Creating, moving and deleting files and directories

To create an empty file, use the touch command.

$ touch file

The touch command creates empty file.

mv command moves or renames files (or directories). Synopsis:

mv source destination

The source is the file (or directory) you wish to move. The destination is where you want the file (or directory)to be located. When a file is moved, the file is removed from the original location and placed in a new location. In the following example, the file is moved from the current home directory to the Documents directory.

$ mv file Documents

The file name will change only if a different destination file name is also specified. The mv command is also used to rename a file. The following example will rename the file in the current directory.

$ mv file file2

If the destination file already exists, the mv command will overwrite the existing file. With the -i option, the mv command will prompt before overwriting a file. The -i option requires you to answer y for "yes" or n for "no", for every copy that could end up overwriting an existing file. mv command will by default move directories.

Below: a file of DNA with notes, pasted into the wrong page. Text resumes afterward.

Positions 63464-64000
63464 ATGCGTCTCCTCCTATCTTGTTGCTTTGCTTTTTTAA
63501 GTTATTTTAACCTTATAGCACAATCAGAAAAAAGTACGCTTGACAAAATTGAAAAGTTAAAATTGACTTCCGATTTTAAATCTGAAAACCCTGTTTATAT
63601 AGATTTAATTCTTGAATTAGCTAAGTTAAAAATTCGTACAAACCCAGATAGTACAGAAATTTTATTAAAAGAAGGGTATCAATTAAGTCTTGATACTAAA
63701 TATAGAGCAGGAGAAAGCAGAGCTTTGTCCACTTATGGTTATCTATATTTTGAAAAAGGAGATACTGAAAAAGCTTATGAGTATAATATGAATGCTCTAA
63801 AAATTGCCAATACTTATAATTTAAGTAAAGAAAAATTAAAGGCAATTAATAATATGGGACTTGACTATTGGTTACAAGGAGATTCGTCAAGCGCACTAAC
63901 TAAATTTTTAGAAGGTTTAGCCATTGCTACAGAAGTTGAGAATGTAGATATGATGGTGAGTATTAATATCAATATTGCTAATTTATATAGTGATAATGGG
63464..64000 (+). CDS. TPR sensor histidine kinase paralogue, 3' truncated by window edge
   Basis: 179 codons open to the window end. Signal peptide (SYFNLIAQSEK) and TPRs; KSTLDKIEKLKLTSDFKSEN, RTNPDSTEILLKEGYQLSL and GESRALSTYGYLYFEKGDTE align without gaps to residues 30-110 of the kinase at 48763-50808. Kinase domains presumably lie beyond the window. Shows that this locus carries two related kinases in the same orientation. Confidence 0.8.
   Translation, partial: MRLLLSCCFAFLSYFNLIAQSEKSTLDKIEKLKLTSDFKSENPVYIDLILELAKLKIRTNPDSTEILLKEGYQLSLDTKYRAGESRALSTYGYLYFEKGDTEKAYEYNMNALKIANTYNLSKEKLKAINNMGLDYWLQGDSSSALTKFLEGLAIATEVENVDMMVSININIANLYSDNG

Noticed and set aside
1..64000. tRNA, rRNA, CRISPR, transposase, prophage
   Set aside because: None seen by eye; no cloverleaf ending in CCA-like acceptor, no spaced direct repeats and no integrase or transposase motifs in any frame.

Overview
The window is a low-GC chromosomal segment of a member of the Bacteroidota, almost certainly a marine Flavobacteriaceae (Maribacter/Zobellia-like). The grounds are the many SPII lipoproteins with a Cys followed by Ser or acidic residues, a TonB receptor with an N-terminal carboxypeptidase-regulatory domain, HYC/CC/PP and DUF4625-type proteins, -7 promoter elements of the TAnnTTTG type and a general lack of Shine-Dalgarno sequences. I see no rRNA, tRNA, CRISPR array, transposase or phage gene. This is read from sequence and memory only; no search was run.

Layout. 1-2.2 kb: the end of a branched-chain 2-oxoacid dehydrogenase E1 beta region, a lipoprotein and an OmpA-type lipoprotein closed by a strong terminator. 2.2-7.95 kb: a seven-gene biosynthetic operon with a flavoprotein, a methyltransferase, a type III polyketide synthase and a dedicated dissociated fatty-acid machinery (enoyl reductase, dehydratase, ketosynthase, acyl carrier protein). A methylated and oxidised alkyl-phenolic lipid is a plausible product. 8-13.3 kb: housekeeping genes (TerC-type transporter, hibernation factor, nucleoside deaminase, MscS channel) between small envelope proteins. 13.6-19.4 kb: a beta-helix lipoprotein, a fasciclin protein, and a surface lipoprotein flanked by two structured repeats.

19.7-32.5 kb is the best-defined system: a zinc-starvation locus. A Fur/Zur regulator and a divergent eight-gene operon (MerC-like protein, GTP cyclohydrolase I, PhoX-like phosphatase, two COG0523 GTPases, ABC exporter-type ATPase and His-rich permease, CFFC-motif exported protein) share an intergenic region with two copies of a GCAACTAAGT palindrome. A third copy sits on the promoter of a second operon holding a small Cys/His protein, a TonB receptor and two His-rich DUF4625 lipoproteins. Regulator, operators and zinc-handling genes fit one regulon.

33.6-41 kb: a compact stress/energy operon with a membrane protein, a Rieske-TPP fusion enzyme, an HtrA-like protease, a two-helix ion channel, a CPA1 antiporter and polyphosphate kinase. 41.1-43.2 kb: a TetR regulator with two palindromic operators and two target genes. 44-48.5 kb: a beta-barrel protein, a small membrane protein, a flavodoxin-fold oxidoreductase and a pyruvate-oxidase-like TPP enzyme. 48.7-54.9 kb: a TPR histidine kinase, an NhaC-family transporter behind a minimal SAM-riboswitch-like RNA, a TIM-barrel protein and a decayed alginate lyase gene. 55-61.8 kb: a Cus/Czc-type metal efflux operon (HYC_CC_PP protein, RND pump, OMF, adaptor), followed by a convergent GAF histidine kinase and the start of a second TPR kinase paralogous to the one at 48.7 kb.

cp command copies files (or, optionally, directories). Synopsis:

cp source destination

The following command will copy the file from the current home directory to the Documents directory.

$ cp file Documents

New file will have the same name as the original file. If you want the new file to have a different name, you must provide the new name as part of the destination.

$ cp file Documents/file2

To copy a directory and all files in a directory, use the -r option. Like the mv command, the cp command provides -i option.

rm command removes each given file. By default, it does not remove directories. Synopsis:

rm file

Files are permanently deleted without question. As a precaution, users should use the -i option.

$ rm -i file

If you want to delete a directory, use the -r option.

To create a directory, use the mkdir command.

$ mkdir directory

You can also delete a directory with the rmdir command, but only if the directory is empty.

$ rmdir directory